Third and last secret shared by PDCI is the importance of partnership with various networks: PO, NGO, Government, academe, media, churches at the provincial, national, and even international levels. PDCI is a leading member of MAGSACA-CA, a provincial federation of agrarian reform communities and of PAKISAMA, a national confederation of peasant organizations, who in turn is a member of Asian Farmers Association (AFA). These federations helped PDCI members get access to government officials and resources both at the local and national levels, accompanied them especially during their crucial struggle to acquire the highly-contested landholding, helped train their leaders and members on sustainable rice agriculture and policy advocacy and very recently started to venture on helping PDCI become a center of agritourism in the Bicol region if not in the country.
The PhilDHRRA network, a national network of 65 development NGOs, initiated the Tripartite Partnership for Agrarian Reform and Rural Development (TriPARRD) Program in 1989, deployed a highly competent and committed community organizer, Lany Rebagay, now a program officer of AsiaDHHRA, an Asian NGO network, who catalyzed the formation of what became perhaps the strongest and most viable people’s organizations in Bicol if not of the country. The TriPARRD program catalyzed other assistance including technical, funding, networking and advocacy to ensure PDCI takes off as an ARC prototype. The Philippine Development Assistance Program (PDAP) also a network of national NGOs sustained the work of the TriPARRD program and assisted PDCI in its various projects such as the bio-organic fertilizer plant, credit and extension work, and cooperative management. The Upland Marketing Foundation, Inc (UMFI), with its scores of salespersons or account executives, takes care of marketing the Healthy Rice and Muscuvado sugar of PDCI and is the key institution that ensured the Healthy Rice penetration of malls and convenience stores in Metro Manila. TRIAS, a Belgian NGO, is now focusing assistance to PDCI to enlarge its capacity to serve its members and develop projects for local economic development.
There are written articles on PDCI coming from technical experts from UPLos Banos who documented PDCI formation during the early years of the TriPARRD program (1989-93), and deployed a doctor agronomist to assist PDCI in its sustainable agriculture and reforestation projects. Much can be learn from these documents.
The Church of Camarines Sur through its Social Action Center (CASAFI), being a member of the TriPARRD Camarines Sur, helped to end the escalation of conflict by providing food to facilitate the transfer of the group of invading farmers to a nearby 100-hectare area allocated by DAR to them.
The government agencies especially the Department of Agrarian Reform, helped facilitate the distribution of the land to the farmers, deployed the Armed Forces of the Philippines to avert violent conflicts between the CARP beneficiaries and invading farmers, assisted PDCI got loans for cow raising, establishing the rice mill, and paving the farm to market roads. Very recently DAR Support Service Office is assisting PDCI to come up with a health program for its members. The Department of Agriculture also assisted them in rehabilitating their irrigation canals and in supplying them with a flat-bed dryer..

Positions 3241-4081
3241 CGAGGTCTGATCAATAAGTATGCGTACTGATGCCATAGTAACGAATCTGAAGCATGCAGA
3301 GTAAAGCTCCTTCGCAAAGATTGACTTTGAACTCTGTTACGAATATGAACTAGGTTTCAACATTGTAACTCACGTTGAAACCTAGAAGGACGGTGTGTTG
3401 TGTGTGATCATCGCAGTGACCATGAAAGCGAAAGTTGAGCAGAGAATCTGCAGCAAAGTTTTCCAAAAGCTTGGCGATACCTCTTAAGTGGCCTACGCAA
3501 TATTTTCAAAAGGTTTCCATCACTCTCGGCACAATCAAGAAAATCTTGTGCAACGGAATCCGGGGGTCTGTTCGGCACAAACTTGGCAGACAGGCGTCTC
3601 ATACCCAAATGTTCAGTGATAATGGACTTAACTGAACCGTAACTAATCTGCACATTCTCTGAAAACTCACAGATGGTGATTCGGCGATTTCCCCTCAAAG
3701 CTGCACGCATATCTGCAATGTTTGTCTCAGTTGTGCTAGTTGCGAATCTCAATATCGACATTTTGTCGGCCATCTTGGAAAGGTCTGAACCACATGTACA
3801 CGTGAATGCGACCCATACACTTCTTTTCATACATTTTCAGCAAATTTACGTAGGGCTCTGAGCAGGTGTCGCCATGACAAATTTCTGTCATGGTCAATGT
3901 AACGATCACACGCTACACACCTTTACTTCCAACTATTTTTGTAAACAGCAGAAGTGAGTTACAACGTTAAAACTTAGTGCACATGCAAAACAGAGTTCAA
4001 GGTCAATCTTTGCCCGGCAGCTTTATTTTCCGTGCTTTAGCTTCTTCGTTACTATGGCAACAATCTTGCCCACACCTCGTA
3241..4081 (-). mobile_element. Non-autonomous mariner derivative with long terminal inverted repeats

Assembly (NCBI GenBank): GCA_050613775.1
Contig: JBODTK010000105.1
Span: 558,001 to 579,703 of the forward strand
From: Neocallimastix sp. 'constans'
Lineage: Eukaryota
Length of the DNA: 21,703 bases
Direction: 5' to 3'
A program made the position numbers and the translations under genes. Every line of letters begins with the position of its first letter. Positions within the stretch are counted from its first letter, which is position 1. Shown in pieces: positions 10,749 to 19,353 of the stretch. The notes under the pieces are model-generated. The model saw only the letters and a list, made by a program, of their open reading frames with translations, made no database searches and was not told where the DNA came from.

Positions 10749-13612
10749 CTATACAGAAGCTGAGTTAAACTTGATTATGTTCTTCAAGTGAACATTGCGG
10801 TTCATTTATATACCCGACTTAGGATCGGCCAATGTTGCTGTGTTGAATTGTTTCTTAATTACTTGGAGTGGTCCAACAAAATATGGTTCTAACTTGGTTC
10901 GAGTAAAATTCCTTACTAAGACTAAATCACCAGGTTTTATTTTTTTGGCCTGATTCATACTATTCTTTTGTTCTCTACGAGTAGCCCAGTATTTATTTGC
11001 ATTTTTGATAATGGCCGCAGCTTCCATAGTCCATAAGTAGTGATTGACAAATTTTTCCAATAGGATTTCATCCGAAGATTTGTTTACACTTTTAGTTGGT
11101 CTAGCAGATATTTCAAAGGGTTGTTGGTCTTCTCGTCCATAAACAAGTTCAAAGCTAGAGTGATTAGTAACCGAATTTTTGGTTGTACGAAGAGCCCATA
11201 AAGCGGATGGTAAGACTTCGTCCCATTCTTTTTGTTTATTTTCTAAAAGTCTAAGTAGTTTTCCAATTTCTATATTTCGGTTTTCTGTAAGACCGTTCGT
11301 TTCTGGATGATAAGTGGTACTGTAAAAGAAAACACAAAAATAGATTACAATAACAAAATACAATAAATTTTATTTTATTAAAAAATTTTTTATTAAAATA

The secrets revealed that ARC building is not piece of cake nor a walk in the park. The three secrets are quite demanding but certainly can be done. In fact, to many of us these are not secrets. The key ingredients such as competent and committed leadership and management; successful cooperativised production, processing, and marketing businesses, and multi-stakeholder partnership are not new. Many of us know these already. But it is different when you see them realized.
PDCI has emerged to be a success story. As they received, so they gave. When the 55 Sumilao farmers reached Camarines Sur in their 1,700 kilometer walk in the last quarter of 2007, The PDCI became the willing host to their fatigued body and spirit. Food, shelter, story telling, and videoke singing were offered by PDCI to build the marchers’ spirit as they prepared to walk and enter Naga City the next day. The PDCI leadership and members, together with PAKISAMA Bicol leaders, accompanied the Sumilao farmers until they reached and cross the Southern Tagalog region.
Scores of Bishops, in the run up to the 2nd National Rural Congress early this year, heard of the PDCI story told no less by its farmer-manager. Later, 73 Bishops signed up in the advocacy for CARP extension with reforms.
Rene Penas, the acknowledged leader of the Sumilao farmers, also the Chair of PALAMBU (the Bukidnon Federation of agrarian reform communities) and PAKISAMA Executive Members and management staff went to PDCI to thank personally the PDCI members for their hospitality during their campaign. Now that the Sumilao farmers got their own land and many other communities need to be assisted, they also wanted to appreciate and learn their secrets at building a successful agrarian reform community. They were not disappointed. They found the three important secrets and, they got so inspired.
PAKISAMA, with more vigor, will campaign nationwide for the 5,500 ARC organizations and cooperatives and all their allies in the NGO, PO, media, churches, and government to mobilize and rise to the occasion. CARP has to be extended and reformed!
PAKISAMA invites everyone, especially the Congresspeople and staff who continue to attack agrarian reform, to also do a study tour in PDCI.
Sponsored by Asian Farmers Association (AFA) and AGRITERRA, PAKISAMA leaders and staff in a Study Tour to Pecuaria Development Cooperative, Inc. (PDCI), a multi-awardee agrarian reform community in Bula, Camarines Sur, July 18-19, 2008.